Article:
What is it with Bens? Affleck, Daredevil and Gigli laughing stock has gone and turned into an Oscar baiting director of serious movies. Now Stiller, comedy legend, star of the Night of the Museum franchise and voice of Alex the Lion in Madagascar, is making similar leaps.
(Side Note: consider the fact that we live in a world where “Golden Globe winner Andy Samberg” and “two time Oscar nominee Jonah Hill” are real things, it becomes apparent that our comedians may be unfairly subjugated and put in to the proverbial box. The probability is that comedy is the hardest actorial skill to do well and that working backwards from there is a more logical move than vice versa. C’mon Day Lewis, let’s see you step up your rom-com game.)
Walter Mitty is a sentimental, but never schmaltzy film, as unassuming as it is impressive. The script is poetic, life-affirming even, and manages that essential quality of never being pandering, obvious or overbearing. It is slight and endearing because of that. Stiller’s Mitty is a poor down trodden guy, prone to zoning out and easy to ignore or laugh at. When his job is on the line and an important negative goes missing, Mitty wills his dreams into being.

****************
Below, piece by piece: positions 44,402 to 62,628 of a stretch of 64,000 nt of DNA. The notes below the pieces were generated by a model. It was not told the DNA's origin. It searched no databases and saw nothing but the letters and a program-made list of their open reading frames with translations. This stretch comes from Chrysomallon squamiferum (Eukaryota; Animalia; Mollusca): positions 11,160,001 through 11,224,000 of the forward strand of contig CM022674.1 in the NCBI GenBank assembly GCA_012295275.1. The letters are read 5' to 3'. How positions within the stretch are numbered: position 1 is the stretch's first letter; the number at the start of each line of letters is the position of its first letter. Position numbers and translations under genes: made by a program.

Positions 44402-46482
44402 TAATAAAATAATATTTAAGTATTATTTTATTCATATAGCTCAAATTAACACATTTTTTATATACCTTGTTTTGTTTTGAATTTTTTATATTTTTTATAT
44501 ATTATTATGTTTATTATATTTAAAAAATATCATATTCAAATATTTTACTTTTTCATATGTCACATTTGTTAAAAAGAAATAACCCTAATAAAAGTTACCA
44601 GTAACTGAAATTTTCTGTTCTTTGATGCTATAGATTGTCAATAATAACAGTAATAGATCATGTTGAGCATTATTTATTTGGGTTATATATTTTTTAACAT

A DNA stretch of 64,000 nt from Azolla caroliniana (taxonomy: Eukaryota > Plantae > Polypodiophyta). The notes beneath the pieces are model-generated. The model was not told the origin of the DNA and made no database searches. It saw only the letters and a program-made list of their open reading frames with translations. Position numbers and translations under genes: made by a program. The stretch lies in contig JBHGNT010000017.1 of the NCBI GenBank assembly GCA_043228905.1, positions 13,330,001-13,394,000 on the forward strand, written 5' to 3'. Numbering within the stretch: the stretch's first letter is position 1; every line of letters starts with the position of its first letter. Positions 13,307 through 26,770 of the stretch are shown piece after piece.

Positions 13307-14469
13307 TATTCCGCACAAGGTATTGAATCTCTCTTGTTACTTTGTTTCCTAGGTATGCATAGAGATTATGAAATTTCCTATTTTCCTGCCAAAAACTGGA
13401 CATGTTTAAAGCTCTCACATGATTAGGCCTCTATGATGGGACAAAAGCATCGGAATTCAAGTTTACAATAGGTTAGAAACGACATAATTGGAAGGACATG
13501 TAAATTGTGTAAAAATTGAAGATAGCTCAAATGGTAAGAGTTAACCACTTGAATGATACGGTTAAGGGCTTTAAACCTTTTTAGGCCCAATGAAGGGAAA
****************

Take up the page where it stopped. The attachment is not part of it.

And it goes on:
After dazzling us with brilliant dream sequences, Stiller proceeds to dazzle us with Icelandic mountainscapes, Greenlandian helicopter jumps, Afghani snow leopards and shark fights. It’s remarkably assured filmmaking from Stiller and the presence of another actor turned director, Sean Penn, is telling. Mitty shares a similar look and heart to Penn’s brilliant Into The Wild. The spirit of adventure, the strength of man and the majesty of nature are kindred explorations of the two films.
In a simple logline, Mitty plays something like Forrest Gump meets Eternal Sunshine of the Spotless Mind. It’s got Sunshine’s beating indie heart, romance teamed with an intelligent dream-blend. It’s got Gump’s roving narrative and genre strapping grandiosity, pulling you along a magnificent journey through the eyes of ordinary Joe.
– Oliver Drew